Some brittle and warped, others as smooth and flat as the day they left the processing shop, the 35-millimeter negatives trickle in to Xiao Ma's dank recycling depot in north Beijing, collected by a network of trash pickers. Stuffed into old rice bags and sugar sacks, they pile up nearly to the ceiling, along with X-rays, compact discs and other trash.
Whether it's hospital film of a broken rib or a snapshot of a baby's first steps matters not; with the help of a little chemistry, Xiao Ma can turn both into cash. Week in and week out, he dunks his haul into vats of acid to separate out the silver salt he can resell to laboratories.
So when a young Frenchman showed up in 2009 and asked if he'd be willing to part with some 35mm negatives for a premium, Xiao Ma didn't really care why he wanted them. It meant more profit and less work, so he sent Thomas Sauvin packing with more than 130 pounds.
Back at his studio, Sauvin began poring over the tens of thousands of images. A photo collector and editor, he was searching for pictures taken by everyday folk, because a London publisher was interested in vernacular Chinese photography. "I thought it would be a one-time thing," said Sauvin.
But soon, Xiao Ma unexpectedly phoned Sauvin with mountains of photos and more mountains. Four years and 500,000 frames later, Sauvin has amassed an archive of the ordinary that's nothing short of extraordinary: a people's history of life in China spanning from 1985, when consumer cameras became commonplace, to 2006, when digital photography began to take off. The photos chronicle China's political and economic opening, its transformation from the ashes of the Mao Tse-tung era into a society embracing capitalism, consumerism and leisure.
Organically, patterns began to surface. Sauvin found scores of women posing with their first refrigerators. Dozens of families on outings to the same newly opened theme park. Countless kids hanging on statues of Ronald McDonald after the burger chain arrived in Beijing. Couple after couple vacationing in Thailand, even visiting the same transvestite show on group tours, as overseas travel became possible.
"Themes and stories arise that you couldn't possibly think about, dream about," said Sauvin, who is not a photographer himself but is now exhibiting images from the project, called Beijing Silvermine, at a Hong Kong gallery.
There's a surprising amount of whimsy in the Beijing Silvermine. A woman in an apple green dress, posing with a giant shark and octopus at a nautical park. A cat with a McDonald's bag stuck on its head. A young man trying to look tough in front of a poster for Sylvester Stallone's "Rambo."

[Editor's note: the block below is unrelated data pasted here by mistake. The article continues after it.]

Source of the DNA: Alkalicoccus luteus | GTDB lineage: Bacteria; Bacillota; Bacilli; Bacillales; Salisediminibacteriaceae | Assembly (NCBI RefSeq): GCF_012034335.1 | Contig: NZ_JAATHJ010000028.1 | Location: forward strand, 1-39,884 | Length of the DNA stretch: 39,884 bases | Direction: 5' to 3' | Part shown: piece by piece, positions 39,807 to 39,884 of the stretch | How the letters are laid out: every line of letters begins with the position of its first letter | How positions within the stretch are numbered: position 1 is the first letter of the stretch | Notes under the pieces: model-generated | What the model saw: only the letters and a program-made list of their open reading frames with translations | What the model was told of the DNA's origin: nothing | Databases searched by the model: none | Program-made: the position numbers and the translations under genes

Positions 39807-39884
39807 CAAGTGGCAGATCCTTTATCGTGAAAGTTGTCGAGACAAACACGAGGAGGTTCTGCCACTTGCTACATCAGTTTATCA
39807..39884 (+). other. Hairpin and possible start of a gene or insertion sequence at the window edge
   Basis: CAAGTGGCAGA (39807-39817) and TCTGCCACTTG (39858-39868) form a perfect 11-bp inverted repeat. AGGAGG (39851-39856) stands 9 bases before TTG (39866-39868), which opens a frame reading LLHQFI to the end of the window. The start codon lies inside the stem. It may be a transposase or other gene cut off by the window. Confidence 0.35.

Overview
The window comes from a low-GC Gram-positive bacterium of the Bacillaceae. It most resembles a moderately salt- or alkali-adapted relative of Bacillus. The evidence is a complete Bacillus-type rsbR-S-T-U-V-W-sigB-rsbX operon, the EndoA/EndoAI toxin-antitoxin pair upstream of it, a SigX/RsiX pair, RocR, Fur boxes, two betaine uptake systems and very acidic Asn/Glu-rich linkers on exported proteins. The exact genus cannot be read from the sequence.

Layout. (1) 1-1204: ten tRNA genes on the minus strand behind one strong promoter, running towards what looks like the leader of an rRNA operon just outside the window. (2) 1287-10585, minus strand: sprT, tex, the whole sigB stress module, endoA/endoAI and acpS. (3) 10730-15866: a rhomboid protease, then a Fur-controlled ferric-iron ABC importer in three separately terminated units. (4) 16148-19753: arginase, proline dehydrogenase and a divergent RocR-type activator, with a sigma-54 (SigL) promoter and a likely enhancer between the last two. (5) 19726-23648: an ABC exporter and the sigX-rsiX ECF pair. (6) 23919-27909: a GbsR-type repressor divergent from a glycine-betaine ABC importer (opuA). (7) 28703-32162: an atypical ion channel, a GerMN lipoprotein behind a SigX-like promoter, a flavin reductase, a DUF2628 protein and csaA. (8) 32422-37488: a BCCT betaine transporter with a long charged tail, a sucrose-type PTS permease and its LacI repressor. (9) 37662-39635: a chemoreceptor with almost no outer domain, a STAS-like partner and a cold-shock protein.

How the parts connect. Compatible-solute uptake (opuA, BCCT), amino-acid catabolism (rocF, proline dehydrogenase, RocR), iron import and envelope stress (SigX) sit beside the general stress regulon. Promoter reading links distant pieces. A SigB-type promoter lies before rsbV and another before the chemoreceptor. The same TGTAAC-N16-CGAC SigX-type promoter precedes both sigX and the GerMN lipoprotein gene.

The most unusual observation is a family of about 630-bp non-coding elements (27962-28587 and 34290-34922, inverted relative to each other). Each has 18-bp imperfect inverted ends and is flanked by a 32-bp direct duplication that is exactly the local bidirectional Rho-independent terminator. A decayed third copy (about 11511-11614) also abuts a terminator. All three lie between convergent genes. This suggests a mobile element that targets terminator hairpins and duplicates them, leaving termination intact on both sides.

Sauvin has a whole series of shots of Beijingers with Hollywood worthies — Chinese grandpas posing in front of oversized Bette Davis and Rita Hayworth wall calendars, young girls making kissy-face to Marilyn Monroe prints on their bedroom walls.
"You see a lot of humor, people having fun," Sauvin said. "I'm not saying they were having fun every day or that the '80s or '90s were always a fun time, but when they were having a good time, they had these photos taken."
Sauvin and others believe such images are a necessary counterpoint to more familiar pictures from the same period — journalistic shots of the Tiananmen Square massacre, formal portraits of leaders in suits, art photos that focus on social tensions and anxiety.
"A lot of photography can exoticize the other of a population, and this really is kind of something that is grounding, something we can relate to," said Louise Clements, who invited Sauvin to exhibit Beijing Silvermine at the Format photography festival in Derby, England, this spring. "It's not just an exotic-other view."
Although the photos may be down-to-earth, they're rarely spontaneous — in fact, there is a striking formality in their composition that Sauvin sees as a legacy both of the expense of film photography and the staged propaganda shots these Chinese grew up with.
"You can almost hear the 3-2-1," said Sauvin. "In Europe or the U.S., we have the feeling that a true and beautiful picture is a picture taken when the subject is not aware they're being shot. Chinese photography really involves consent — you don't take a photo without having the person knowing it, or at least you didn't at that time, and I don't think things have changed that much."
But because the photographers were almost always intimates of their subjects — parents, spouses, friends — "there's something very personal … something a professional photographer can never capture."
Salvation in Chinese
In 1985, the year the first photo in Sauvin's collection was taken, Beijing's population was 9.7 million — half of what it is today. Per capita income was $900, compared with more than $11,000 now. McDonald's wouldn't arrive in Beijing for seven more years. Sauvin was 2 years old.